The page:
WASHINGTON — Consumers have won a big victory in favor of transparency for a change.

The Consumer Financial Protection Bureau has decided it won’t remove from public view a complaint database that consumers use to ask for help in resolving financial issues, such as problems with a debt collector, mortgage lender or student loan servicer.

For example, if you’ve tried but failed to get a credit bureau to remove erroneous information from your credit file, you’re almost certain to get a response if you submit a complaint to the CFPB.

This isn’t the typical “complaint box” where grievances go to die.

Since launching the database, the bureau has handled 1.9 million complaints and forwarded more than 1.3 million to companies for a reply, CFPB Director Kathleen Kraninger said during a recent speech at the National Consumer Empowerment Conference. More than 5,000 companies have responded to 97 percent of consumers filing a complaint, she said.

In fact, the U.S. PIRG Education Fund, a nonpartisan consumer-advocacy group, analyzed complaints made through the CFPB and found that more than 223,000 grievances resulted in relief for consumers. More than 75,000 people got money back from the companies they complained about, according to the report released earlier this year.


“The database opens a window onto the marketplace,” said Ed Mierzwinski, U.S. PIRG senior director for Federal Consumer Programs. “There is no perfect way to study the financial industry. We need this window open.”

But as you might imagine, the companies being complained about don’t like the complaint database being public. They argue that people are only getting one side of the story and that the complaints might not be accurate. It should be noted that the bureau also gives companies the option to post a public response.

“Since its inception, the Consumer Complaint Database has not been without controversy,” Kraninger said in a statement about the changes.

Mick Mulvaney, the former interim head of the CFPB and now acting White House chief of staff, didn’t want to keep the database public despite the fact that the bureau is required to provide certain information to Congress about complaints and responses. In referring to the rule Mulvaney said, “I don’t see anything in here that I have to run a Yelp for financial services sponsored by the federal government.”

Consumer advocates contend that the complaint narratives potentially provide insight into illegal or unfair practices.

But to appease businesses, the CFPB is making some changes to the complaint system, most notably adding disclaimers, which the agency is calling “enhancements.”


The bureau is also exploring how to put consumer complaints in context by adding market share and company size. The theory being that large companies with a huge consumer base would of course have more complaints.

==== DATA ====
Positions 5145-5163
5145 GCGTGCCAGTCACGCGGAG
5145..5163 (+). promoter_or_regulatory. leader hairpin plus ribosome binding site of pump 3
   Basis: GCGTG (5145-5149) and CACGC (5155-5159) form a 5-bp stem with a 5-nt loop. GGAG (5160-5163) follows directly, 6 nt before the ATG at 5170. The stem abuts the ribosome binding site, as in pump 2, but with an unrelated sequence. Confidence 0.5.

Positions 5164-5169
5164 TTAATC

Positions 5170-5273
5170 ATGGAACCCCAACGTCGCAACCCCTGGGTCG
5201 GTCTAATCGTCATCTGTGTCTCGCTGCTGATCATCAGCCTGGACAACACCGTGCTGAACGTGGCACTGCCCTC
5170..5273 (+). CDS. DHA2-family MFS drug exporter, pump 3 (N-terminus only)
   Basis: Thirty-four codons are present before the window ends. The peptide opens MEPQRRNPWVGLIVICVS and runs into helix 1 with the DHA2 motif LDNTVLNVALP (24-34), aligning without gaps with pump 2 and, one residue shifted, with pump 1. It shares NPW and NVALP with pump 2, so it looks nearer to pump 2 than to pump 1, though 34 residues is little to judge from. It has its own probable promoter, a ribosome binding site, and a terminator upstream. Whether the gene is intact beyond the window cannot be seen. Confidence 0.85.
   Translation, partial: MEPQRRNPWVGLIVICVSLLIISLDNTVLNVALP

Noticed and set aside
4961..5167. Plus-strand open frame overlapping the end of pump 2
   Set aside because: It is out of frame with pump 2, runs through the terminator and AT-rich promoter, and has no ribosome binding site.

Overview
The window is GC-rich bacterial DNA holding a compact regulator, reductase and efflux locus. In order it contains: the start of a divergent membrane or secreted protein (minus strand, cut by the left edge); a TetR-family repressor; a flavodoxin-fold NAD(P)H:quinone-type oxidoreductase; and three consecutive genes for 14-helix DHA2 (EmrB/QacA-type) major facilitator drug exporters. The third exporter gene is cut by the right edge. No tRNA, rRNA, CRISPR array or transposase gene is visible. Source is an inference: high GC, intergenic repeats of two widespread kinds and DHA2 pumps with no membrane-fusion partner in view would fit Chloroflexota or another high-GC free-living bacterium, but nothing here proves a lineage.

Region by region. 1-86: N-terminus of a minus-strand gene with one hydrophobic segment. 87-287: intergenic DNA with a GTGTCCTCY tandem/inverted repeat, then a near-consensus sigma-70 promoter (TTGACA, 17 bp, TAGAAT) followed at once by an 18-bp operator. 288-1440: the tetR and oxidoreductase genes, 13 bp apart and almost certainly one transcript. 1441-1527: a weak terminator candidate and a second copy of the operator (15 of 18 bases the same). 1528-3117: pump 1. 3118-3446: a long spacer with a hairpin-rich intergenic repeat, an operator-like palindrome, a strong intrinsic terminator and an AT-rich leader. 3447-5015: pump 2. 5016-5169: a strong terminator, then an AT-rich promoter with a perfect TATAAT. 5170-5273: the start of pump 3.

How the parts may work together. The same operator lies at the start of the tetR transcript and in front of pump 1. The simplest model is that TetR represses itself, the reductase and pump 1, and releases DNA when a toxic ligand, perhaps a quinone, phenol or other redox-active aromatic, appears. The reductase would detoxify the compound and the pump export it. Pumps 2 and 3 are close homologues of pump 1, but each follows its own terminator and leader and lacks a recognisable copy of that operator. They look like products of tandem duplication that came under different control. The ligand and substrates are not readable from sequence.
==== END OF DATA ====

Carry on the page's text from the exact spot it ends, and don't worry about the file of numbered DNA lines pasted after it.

In the meantime, let me put the CFPB disclosure language in context with Mierzwinski’s assistance.

CFPB says: “This database is not a statistical sample of consumers’ experiences in the marketplace. … Complaint volume should be considered in the context of company size and/or market share. For example, companies with more customers may have more complaints than companies with fewer customers.”

I say: Don’t let this clear shill for the companies deter you from looking through the information for similarities to your situation. Go to consumerfinance.gov/complaint to view other people’s stories. Click “yes” to show complaints with narratives.

“The database has tremendous value,” Mierzwinski said. “That’s why industry wanted it shut down, not because it needed to be viewed in context, but because it opened a clear window on the marketplace they wanted kept shut.”

CFPB says: “We don’t verify all the allegations in complaint narratives.” And “Unproven allegations in consumer narratives should be regarded as opinion, not fact.”


I say: Well here we go — the old “alternative fact” defense, a line made infamous by White House counselor Kellyanne Conway.

Yes, in telling their story consumers are conveying the situation from their point of view. But think about how unjust something must feel for someone to take the time to file a grievance.

“One complaint may not say much about a firm, but if as few as two or three consumers tell the same story, others might say, ‘that’s exactly what happened to me’ and file a complaint, too, which will lead to needed changes at the firm, or even to a pattern or practice enforcement action,” Mierzwinski said.

CFPB says: “Complaints can give us insights into problems people are experiencing in the marketplace and help us regulate consumer financial products and services under existing federal consumer financial laws.”

I say: The CFPB made the right call in not shutting down the consumer complaint database. Let there be light.

Michelle Singletary can be contacted at c/o The Washington Post, 1301 K St., N.W., Washington, D.C. 20071, or michelle.singletary@washpost.com.

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